Last but not least, the great diversity of people in Dubai is reflected on its culinary offerings. The app of the Dubai Mall alone, currently lists two hundred (!) establishments, sporting 77 cafés, 60 fast food chains and 63 restaurants. Maybe your taste buds will not adapt well to the type of foods offered at restaurants, or maybe they will. Checking out the rest may take longer than the duration of your intended stay. And we just talked about one shopping mall… Just come back again!
Dubai has a fascinating energy, and open society towards people from all over the world. Let’s look at some of the insights!
Summer days in Dubai
Dubai, as a melting pot of nationalities, languages and cuisines, may not be one of the best places to comfortably lie on the beach during the summer time. Certainly, the beaches are beautiful and clean, but imagine being in a place where the weather is 50°C and the water is considerably warm. During the day, the beaches in Dubai tend to not be crowded, while the fancy hotels and resorts with exclusive pools and cooled down water are full of tourists. As such, Dubai, the city that reconciles the seemingly incongruous, spends more energy to cool down the pool water than most countries do to heat them up!
Exclusive meets traditional
Being the home of different nationalities and a top rated tourism hub, Dubai’s culture has been transformed into a cosmopolitan culture where everything is possible. This diversity is portrayed in the architecture, fashion, cuisine, music etc. While walking on the streets of Dubai, one gets the feeling of being part of something bigger than oneself – the tall buildings, huge shopping malls, man-made islands on the shape of the palm, unique ski resorts in one of the warmest city of the world, all contribute to offering a richer, more rewarding experience.
You can also sense the smell of shisha, meet people who sell merchandise on the streets, hear the sounds coming from mosques before the prayer time, ride a camel into the desert, and enjoy the beautiful and unique Arabic calligraphy, where the latter is a specifically unique oriental decoration. The oriental habits, culture, or cuisine are more apparent in the Old city of Dubai, but you can still find them even in the modern parts.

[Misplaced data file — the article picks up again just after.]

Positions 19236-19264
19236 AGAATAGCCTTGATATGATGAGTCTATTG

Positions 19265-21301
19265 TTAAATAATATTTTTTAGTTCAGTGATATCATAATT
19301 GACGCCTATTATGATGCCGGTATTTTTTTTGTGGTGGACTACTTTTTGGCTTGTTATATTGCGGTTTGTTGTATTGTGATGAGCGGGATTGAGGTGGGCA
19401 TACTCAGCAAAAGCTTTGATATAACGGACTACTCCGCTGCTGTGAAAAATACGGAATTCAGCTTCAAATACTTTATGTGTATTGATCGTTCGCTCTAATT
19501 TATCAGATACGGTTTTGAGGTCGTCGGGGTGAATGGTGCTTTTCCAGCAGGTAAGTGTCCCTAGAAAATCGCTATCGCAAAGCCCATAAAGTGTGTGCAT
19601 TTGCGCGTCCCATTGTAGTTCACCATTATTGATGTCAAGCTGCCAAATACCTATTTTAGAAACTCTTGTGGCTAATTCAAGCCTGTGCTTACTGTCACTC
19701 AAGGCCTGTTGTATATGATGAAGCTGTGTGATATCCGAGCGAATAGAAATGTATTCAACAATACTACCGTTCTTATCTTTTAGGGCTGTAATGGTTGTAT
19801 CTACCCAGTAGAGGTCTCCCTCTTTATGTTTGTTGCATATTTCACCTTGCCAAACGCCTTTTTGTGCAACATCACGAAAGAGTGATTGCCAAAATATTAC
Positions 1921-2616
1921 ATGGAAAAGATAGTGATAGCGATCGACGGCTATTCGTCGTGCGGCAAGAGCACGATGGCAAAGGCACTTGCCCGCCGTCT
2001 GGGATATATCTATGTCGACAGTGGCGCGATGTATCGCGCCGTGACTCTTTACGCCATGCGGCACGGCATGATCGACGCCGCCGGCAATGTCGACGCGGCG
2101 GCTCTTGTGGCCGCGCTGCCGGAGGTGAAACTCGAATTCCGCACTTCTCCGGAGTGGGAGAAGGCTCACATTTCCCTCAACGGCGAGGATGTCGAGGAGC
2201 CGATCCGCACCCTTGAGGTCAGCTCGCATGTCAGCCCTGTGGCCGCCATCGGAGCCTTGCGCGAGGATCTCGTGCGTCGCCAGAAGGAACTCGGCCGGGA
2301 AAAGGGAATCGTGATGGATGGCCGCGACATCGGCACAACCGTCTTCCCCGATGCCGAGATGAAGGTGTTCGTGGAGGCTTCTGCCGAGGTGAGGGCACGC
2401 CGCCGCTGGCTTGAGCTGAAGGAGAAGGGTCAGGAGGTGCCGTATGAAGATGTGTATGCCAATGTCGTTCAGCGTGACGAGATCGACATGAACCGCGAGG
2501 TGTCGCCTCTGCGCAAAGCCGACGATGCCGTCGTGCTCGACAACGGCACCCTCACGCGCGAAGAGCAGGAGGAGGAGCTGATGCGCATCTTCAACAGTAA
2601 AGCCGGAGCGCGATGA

Nights in Dubai
Even though not advertised as much, Dubai has a vibrant nightlife. All the tourists, businessman and woman are drawn into the world’s best clubs. If you want to go to a good club, you must first find a decent hotel, because the best clubs and pubs are found inside the extraordinary luxury hotels. The Dubai’s hotels are unique and exciting, and as such are well worth visiting.
For instance, the Vii club, with its terrace transformed into a unique temperature controlled greenhouse, is found inside the famous Conrad Hotel. Similarly, the famous Fairmont hotel is the home to the Cavalli club which is owned by the famous Roberto Cavalli. All these clubs have a restaurant and a lounge area, which are usually very exclusive, and the tables need to be booked in advance.
Dubai is very beautiful during the day, but it certainly becomes more glamorous during the night, especially if you have the chance to enjoy the view from the tallest buildings of the city. If you go to the 27th floor of the Skybar, you can have a memorable experience by spending the warmest nights drinking iced tea or cocktails. Therefore, at the end of a day filled with community theatre and live music venues, you can always admire the beautiful view of Dubai and the Arabian Gulf, and be able to see the values and sights that we may ordinarily ignore. There is not a thing that you cannot do in Dubai, the city of contrasts and inspiring skyscrapers that never fails to beat the odds.